Handsomely presented in a ruled blue and black mat. A beautiful image in fine condition.
Peechekir (or Peechekor, Buffalo) was "a solid, straight formed Indian," Colonel McKenney recalled many years after meeting the Chippewa (Ojibwa, Anishinabe) chief at a treaty ceremony in the Michigan Territory circa 1825-27. According to Horan, Charles Bird King copied this head from a James Otto Lewis painting, but no evidence survives to prove it. It was probably lost, as were many Lewis paintings and the King oil of Peechekir, in the 1865 Smithsonian fire.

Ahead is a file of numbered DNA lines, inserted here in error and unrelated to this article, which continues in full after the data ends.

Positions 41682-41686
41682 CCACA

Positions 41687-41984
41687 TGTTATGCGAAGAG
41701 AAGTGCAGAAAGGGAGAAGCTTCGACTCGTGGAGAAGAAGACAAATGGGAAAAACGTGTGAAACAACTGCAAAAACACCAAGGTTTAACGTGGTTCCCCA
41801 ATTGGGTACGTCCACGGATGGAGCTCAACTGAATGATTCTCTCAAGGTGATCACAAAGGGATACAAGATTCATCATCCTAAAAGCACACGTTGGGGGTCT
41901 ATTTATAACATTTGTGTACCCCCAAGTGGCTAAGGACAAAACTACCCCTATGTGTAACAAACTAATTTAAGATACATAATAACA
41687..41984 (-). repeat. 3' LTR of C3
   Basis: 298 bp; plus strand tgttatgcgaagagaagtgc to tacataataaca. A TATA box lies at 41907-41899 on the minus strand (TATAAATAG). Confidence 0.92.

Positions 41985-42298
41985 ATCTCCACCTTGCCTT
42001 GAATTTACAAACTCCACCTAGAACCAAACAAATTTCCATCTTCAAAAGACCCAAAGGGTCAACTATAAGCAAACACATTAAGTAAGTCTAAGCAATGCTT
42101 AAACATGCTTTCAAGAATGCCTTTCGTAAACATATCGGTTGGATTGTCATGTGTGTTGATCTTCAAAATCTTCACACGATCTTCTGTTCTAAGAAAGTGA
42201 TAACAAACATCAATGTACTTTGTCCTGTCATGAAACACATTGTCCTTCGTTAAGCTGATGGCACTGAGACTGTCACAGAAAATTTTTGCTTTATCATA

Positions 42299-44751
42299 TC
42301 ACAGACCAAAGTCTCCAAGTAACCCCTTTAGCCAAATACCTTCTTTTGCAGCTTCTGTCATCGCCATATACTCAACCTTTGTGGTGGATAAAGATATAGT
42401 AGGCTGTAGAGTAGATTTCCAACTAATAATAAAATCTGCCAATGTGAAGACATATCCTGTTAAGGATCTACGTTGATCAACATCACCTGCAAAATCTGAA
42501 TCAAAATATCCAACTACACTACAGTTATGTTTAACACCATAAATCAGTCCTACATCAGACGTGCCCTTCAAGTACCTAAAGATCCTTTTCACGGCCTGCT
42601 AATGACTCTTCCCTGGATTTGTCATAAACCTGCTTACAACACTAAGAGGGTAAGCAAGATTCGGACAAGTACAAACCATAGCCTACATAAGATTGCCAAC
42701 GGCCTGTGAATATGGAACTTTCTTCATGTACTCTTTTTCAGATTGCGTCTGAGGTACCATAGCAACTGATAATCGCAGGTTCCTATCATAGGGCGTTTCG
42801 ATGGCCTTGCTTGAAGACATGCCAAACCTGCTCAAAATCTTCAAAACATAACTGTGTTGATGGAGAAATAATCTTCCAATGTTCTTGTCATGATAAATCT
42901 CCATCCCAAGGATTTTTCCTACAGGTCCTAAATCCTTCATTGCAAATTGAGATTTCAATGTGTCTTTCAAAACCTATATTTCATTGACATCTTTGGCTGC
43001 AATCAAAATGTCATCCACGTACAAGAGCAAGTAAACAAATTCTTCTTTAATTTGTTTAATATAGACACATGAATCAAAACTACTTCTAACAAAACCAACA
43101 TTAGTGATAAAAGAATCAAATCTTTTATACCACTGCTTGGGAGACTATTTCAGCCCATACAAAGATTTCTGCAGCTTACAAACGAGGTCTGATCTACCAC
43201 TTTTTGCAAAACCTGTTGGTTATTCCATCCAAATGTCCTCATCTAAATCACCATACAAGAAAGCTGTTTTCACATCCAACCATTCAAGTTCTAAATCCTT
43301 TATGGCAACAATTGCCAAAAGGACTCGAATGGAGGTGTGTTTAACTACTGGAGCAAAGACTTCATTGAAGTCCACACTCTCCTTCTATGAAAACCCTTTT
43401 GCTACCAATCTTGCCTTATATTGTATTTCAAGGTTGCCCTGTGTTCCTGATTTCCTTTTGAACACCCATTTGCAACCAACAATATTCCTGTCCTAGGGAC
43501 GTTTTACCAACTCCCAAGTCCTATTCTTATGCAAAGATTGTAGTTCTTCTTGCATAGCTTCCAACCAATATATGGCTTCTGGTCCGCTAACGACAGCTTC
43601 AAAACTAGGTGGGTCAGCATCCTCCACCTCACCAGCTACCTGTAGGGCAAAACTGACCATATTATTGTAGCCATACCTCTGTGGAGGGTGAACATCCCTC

This sketch is one of sixteen known studies by King of Indian heads, discovered in 1974 among family papers by Bayard Leroy King, Saunderston, Rhode Island, a descendant of one Edward King, the artist's second cousin. The study is illustrated in Cosentino's The Paintings of Charles Bird King, and in Viola's The Indian Legacy of Charles Bird King. The McKenney and Hall History of the Indian Tribes of North America... portrait of Peechekir is clearly based on this sketch.
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